GPs have played a vital role in the fight against the coronavirus, and although they may not be the first to suffer directly from its impact there are still a number of issues that could significantly affect their funding, renumeration and tax planning. At the very least they will be operating in an increasingly difficult fiscal landscape.

We should also recognise that as the UK (hopefully) emerges into a post-coronavirus world, GPs may be perceived to be higher earners, and so there could be limited political appetite to address any anomalies or errors in the pension and tax systems that affect them. It is therefore imperative that all individual GPs and GP practices are aware of, and compliant with, current regulations.

The main issues that were facing GPs before lockdown are still present. Most notably, the tax complexities of Primary Care Networks, annual allowance charges on pensions, and the long-range consequences of errors in Total Rewards Statements, to name but a few.

The most visible structural issue facing GPs over the last year has been creation of Primary Care Networks. We are now one year on from the introduction of PCNs and GPs and practice managers are, understandably, still getting to grips with the financial complexities of the new networks.

Generally, funds may be held centrally in the PCN (most likely through a lead practice model), however each individual GP practice is liable for any tax owed on the sum. This leads on to the question of how excess funds are treated for tax. There are also issues concerning how a clinical director post should be treated in terms of being an officer or self-employed.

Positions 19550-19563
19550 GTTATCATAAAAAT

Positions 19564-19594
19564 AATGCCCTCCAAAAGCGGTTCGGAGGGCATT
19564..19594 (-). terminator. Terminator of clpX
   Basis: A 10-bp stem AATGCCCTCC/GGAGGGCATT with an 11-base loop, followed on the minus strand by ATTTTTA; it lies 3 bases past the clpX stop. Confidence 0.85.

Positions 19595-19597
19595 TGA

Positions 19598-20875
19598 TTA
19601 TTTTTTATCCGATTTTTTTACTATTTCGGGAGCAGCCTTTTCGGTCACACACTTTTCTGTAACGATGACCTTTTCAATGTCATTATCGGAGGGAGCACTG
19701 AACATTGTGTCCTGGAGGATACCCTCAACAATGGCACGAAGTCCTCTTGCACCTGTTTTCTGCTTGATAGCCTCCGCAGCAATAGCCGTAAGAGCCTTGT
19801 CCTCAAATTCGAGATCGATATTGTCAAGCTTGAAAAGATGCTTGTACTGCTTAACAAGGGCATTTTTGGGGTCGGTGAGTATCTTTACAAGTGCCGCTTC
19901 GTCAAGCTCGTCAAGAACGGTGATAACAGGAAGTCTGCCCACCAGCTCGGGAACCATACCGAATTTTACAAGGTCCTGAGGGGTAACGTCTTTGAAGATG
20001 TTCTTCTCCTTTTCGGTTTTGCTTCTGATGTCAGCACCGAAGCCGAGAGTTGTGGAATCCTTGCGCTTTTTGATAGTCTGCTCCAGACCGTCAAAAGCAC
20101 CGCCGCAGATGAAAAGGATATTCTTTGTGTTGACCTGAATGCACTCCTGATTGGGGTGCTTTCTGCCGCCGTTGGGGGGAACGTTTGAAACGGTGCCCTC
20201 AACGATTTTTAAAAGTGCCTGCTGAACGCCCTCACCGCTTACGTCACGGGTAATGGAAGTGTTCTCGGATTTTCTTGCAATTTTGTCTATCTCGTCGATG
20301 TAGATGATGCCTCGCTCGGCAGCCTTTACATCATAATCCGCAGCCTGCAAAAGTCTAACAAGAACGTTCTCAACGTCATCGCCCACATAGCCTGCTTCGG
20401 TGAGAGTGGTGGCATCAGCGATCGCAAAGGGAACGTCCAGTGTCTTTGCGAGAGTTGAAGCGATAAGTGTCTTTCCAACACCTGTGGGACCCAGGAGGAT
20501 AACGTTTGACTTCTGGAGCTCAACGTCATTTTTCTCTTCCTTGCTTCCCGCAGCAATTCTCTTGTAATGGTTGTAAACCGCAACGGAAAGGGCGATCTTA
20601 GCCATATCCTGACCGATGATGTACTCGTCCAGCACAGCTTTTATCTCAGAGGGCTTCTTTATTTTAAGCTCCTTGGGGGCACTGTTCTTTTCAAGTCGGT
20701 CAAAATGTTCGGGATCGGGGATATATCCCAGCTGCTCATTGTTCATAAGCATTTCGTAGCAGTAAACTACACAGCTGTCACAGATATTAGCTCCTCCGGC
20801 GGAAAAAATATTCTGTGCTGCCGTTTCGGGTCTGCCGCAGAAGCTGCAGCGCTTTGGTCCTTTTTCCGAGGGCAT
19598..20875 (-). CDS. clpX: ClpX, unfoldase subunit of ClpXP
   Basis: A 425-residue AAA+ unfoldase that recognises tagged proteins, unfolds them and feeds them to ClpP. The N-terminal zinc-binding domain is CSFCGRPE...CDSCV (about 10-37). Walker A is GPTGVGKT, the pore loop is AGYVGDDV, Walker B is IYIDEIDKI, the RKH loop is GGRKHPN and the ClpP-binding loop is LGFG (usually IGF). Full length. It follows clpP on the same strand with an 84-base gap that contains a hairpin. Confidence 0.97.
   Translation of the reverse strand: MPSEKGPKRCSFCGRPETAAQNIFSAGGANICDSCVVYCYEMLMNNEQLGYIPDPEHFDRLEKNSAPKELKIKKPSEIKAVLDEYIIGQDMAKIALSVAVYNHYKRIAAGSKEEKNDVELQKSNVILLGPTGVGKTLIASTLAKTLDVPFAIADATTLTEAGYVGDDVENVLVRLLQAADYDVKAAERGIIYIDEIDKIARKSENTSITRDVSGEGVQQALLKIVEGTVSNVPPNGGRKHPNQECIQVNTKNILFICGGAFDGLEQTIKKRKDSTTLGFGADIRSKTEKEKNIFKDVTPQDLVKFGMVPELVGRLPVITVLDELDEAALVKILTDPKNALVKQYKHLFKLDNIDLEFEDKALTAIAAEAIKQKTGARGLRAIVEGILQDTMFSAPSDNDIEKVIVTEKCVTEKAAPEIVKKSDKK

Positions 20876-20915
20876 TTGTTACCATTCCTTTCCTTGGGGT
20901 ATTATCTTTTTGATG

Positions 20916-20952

Pensions and annual allowance charges are complex and ongoing issues that we will cover in more detail at a later date. There have been concessions made recently, namely NHS England agreeing to pay annual allowance tax charge for 2019/20 (providing procedures are followed) and increases to the pensions annual allowance taper thresholds from April 2020. Both designed to help ease the burden on GPs.

Finally, the introduction of Total Reward Statements was heralded as a step towards clarity and transparency in pay and benefits for NHS employees. However, the system has not been without flaws, and it needs to be treated with care and scrutinised on all sides (see box out). GPs and practice managers have to deal with increasingly complex financial arrangements and commercial issues. Being on a sound footing and confident in financial management will be crucial in moving forward in uncertain times.

Total Reward Statements

What is a Total Reward Statement?

It is a document which summarises an individual’s employment package, including basic pay, allowances, and pension benefits for NHS Pension scheme members.

Why should you check it?

There have been a small number of errors and discrepancies in some statements. Even the smallest errors can have serious consequences as the TRSs will be used to calculate future pension payments.

What should you check?

Dates of qualifying, employment records, salary. Basically, you should check all details in every statement.

Do I have to do anything else?

Yes, you need to submit your TRS to us at FK Medical in the spring of each year as it helps us keep your tax records up to date, and we can help you check for any anomalies.